The U.S. Treasury Department will not propose a new regulatory framework for the insurance industry when it outlines sweeping new rules for the financial services sector, sources familiar with the plans said on Tuesday.
Rep. Barney Frank, chairman of the House Financial Services Committee, said on Tuesday that the Treasury Department is not ready to weigh in on the key question of an 'optional federal charter' for insurers, said industry sources who heard him speak.
Speaking at a fundraiser hosted by the American Council of Life Insurers, Frank said that his committee would begin to debate key insurance questions around September, said the industry sources.
When the Treasury Department outlines its regulatory reform plans on Wednesday it is expected to fault the fragmented nature of insurance regulation. It may propose forming a federal clearinghouse to gather information about the sector.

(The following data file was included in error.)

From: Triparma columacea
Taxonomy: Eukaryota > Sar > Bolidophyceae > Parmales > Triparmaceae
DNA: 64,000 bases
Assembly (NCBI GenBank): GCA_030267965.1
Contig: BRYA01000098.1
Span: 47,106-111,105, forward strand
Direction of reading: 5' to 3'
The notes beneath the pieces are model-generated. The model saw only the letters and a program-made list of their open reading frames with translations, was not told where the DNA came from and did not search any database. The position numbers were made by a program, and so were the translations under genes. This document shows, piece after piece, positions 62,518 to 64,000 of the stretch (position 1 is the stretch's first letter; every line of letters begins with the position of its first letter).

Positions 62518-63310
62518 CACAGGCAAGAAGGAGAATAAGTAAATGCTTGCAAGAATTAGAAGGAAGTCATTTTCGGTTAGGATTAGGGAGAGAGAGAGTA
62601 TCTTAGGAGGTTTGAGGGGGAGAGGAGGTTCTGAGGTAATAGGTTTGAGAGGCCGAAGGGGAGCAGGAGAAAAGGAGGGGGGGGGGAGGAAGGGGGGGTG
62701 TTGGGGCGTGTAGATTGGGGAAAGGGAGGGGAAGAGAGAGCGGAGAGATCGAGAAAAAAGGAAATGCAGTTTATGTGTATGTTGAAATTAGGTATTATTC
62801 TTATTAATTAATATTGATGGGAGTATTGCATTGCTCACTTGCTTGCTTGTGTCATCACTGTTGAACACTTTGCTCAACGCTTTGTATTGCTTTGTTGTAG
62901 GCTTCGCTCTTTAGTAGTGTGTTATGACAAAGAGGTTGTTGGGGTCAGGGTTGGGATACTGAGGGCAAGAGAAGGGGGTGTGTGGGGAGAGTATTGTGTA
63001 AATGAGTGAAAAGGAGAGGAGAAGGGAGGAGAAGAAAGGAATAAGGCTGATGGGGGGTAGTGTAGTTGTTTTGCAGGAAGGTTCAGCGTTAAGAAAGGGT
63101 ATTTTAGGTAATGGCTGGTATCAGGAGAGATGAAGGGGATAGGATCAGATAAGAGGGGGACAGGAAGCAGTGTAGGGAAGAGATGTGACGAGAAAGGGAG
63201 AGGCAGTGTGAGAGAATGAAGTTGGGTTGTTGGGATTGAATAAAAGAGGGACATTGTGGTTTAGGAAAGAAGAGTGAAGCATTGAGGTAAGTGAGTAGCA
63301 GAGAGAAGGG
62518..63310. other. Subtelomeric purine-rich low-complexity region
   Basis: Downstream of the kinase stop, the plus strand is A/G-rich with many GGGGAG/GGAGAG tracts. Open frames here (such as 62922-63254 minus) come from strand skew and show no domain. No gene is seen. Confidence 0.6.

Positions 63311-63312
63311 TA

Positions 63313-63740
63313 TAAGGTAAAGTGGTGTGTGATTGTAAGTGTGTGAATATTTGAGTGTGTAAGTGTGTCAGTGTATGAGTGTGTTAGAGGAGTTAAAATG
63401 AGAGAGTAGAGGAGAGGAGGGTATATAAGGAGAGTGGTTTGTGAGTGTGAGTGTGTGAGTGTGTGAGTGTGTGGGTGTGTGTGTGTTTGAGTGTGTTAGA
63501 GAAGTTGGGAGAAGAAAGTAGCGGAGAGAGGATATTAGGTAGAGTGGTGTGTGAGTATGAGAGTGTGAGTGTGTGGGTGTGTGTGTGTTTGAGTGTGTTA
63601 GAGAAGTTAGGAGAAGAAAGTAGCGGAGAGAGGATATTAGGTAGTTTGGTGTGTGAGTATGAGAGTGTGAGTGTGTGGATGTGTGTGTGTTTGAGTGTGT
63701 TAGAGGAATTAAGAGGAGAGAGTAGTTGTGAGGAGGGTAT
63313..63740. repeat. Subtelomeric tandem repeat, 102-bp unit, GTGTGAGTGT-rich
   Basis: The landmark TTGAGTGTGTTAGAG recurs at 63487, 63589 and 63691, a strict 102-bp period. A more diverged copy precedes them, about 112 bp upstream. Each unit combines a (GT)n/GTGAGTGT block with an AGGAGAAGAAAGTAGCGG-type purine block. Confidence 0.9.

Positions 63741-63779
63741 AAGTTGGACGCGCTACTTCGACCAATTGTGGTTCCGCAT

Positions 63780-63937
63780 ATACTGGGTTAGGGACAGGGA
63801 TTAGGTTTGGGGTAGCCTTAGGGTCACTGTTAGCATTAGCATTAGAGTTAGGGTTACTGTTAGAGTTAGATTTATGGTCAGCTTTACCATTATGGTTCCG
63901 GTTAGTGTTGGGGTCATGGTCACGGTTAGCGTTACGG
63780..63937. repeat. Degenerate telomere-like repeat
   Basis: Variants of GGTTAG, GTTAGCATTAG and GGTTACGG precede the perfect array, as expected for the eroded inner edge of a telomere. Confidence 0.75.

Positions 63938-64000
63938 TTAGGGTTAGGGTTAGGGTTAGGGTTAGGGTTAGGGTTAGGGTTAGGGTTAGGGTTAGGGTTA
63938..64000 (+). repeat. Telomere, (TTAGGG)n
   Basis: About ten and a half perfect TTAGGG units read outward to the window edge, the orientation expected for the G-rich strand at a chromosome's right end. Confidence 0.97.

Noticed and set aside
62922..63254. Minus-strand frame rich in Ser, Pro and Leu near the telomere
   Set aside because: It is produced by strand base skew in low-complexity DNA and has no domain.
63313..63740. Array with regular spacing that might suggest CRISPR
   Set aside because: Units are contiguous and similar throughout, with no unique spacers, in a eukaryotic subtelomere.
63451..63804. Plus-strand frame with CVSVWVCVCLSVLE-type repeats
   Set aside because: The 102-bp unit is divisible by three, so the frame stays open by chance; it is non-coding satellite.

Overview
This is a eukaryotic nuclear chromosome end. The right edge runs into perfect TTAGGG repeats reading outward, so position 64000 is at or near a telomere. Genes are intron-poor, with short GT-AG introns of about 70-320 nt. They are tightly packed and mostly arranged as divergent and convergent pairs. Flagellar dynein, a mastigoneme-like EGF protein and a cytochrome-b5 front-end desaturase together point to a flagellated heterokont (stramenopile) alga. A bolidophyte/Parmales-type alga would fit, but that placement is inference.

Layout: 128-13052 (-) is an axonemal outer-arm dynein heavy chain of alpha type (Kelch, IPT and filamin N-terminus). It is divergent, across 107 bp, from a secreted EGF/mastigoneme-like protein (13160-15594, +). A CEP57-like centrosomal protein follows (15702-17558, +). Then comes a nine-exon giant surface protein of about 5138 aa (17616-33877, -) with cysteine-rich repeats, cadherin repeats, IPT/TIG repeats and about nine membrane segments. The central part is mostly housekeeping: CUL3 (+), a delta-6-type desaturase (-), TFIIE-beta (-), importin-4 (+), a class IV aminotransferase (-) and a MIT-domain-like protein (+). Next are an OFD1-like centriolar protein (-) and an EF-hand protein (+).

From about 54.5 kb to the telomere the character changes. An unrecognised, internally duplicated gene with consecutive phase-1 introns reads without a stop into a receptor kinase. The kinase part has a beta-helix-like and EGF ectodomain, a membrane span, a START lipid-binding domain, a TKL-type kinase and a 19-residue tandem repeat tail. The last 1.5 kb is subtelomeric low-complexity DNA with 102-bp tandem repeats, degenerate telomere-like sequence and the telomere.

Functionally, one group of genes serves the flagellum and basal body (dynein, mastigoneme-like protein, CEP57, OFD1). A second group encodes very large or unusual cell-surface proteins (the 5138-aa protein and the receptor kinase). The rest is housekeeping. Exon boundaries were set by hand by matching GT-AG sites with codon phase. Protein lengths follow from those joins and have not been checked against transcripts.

The nation's 6,000 insurers are presently regulated by state and territorial governments. Congress and international industry groups have complained in the past about the absence of a central source for insurance market information.
Legislation has been introduced in Congress in recent years, but not approved, to create a federal insurance information office to provide advice and expertise to the administration and Congress and track industry developments.
At present, the insurance industry is regulated at the state level and many large insurance companies would prefer to answer to a single, federal overseer.
Many Democrats and Republicans have expressed general support for such a plan.
Only ostriches can now deny the need for establishing a federal insurance resource center and a basic federal insurance regulatory structure, Rep. Paul Kanjorski said at a Tuesday hearing to discuss reform of the insurance industry.
Kanjorski, chairman of the House Financial Services panel on insurance, has introduced legislation that would create a federal insurance clearinghouse that could become a precursor to a federal charter.
(Reporting by Patrick Rucker and Kevin Drawbaugh; Editing by Andrea Ricci)